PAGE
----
Apart from the state funding, the NGO provides students with scholarships through the Perach mentoring project, which pairs up needy children with university students, as well as through the Payis national lottery. Kedma provided 431 student scholarships worth 1.1 million shekels (about $320,000) in 2018. The association also receives support from the pro-settler Amana movement and the Council of Judea and Samaria.

Kedma requires scholarship recipients to do 300 hours of volunteering. The hours are divided between mentoring for Perach and what is called “village hours,” which include volunteering in agriculture, at a settlement pub or guarding one of the surrounding ranches, all of which are illegal outposts. Setting up ranches for shepherds has become a popular way to expand settlements in recent years. They impact a much broader area in practice because the herds they grow need vast spaces for grazing. This practice allows the illegal outposts to control a maximum area with a minimum number of residents. A Haaretz investigation found that 11 such outposts were established between 2011 and 2017.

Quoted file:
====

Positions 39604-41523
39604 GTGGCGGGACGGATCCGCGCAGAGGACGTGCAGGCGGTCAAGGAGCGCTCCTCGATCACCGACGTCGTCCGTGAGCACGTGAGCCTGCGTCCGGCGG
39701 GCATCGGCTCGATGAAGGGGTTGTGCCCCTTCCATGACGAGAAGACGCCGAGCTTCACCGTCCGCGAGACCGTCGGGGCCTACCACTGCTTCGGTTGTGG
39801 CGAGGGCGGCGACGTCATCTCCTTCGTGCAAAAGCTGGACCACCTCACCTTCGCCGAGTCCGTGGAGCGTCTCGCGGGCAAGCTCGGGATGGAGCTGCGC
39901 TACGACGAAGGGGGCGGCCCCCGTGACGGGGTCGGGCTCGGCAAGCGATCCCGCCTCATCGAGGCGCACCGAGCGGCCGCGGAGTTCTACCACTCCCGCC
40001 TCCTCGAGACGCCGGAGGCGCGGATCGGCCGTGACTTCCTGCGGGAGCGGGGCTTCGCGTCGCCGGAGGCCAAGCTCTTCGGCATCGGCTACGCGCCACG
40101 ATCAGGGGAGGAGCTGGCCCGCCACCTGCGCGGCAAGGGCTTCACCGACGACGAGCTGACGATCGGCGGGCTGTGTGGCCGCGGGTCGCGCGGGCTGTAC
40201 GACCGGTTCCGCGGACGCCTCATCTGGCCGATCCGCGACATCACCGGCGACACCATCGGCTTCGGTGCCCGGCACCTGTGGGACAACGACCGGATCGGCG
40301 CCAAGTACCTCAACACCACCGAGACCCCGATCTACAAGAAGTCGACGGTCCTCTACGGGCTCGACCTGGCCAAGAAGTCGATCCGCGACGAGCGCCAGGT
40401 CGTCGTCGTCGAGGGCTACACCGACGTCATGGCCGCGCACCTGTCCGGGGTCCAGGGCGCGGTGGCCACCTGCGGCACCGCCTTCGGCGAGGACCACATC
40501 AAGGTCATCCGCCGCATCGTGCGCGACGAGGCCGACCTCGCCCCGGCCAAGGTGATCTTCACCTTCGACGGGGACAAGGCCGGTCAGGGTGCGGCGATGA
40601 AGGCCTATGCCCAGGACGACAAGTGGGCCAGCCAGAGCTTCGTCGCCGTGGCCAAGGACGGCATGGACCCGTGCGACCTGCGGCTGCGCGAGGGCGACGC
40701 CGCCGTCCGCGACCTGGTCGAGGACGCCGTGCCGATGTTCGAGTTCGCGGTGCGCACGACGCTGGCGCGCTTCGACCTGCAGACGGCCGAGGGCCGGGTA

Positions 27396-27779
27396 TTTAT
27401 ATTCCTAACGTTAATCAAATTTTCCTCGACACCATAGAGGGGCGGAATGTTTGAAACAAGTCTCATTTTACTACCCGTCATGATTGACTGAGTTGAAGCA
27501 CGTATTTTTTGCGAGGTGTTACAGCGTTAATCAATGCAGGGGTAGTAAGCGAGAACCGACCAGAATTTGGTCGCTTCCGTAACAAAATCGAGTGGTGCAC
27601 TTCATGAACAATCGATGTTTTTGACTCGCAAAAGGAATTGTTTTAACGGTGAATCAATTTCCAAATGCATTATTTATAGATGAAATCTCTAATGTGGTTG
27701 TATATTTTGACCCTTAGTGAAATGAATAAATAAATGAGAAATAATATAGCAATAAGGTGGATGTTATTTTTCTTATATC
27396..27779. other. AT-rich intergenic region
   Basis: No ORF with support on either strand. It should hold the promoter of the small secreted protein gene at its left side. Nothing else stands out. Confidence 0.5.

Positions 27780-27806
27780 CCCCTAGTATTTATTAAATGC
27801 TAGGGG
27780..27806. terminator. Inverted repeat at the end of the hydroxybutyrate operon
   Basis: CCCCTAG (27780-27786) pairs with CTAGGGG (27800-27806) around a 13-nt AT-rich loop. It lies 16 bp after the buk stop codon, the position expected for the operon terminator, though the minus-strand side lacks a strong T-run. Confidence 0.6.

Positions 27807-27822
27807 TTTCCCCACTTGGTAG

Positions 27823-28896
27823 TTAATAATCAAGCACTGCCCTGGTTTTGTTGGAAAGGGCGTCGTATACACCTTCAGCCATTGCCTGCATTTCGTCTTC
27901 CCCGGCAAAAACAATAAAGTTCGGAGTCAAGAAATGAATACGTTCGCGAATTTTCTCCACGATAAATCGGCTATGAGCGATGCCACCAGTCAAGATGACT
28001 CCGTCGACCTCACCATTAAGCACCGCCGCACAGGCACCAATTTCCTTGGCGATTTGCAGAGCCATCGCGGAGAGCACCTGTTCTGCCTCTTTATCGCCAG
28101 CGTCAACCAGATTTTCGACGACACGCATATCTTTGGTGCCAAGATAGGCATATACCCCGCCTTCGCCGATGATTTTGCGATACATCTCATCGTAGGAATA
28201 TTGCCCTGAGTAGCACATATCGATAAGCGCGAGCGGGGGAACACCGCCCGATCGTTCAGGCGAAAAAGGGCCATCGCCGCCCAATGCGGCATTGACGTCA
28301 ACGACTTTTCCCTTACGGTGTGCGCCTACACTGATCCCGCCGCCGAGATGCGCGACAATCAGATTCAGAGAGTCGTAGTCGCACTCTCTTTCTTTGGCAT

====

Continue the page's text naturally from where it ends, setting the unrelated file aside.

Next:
One of the places that Kedma students volunteer at is the Pnei Kedem ranch, which is part of the Pnei Kedem outpost. Relations between the settlers and nearby Palestinian residents are murky. Palestinians complained to the police that over 1,000 olive trees were uprooted in 2019 and another 250 in 2020, and that wells were destroyed. Moreover, attorney Kamer Mashraqi of Haqel: Jews and Arabs in Defense of Human Rights wrote to the legal adviser of the Judea and Samaria battalion that the army prevented Palestinian residents from entering their lands, and that the path to them is blocked by an iron gate. She also wrote that settlers had put beds and chairs on private Palestinian land and refused to leave.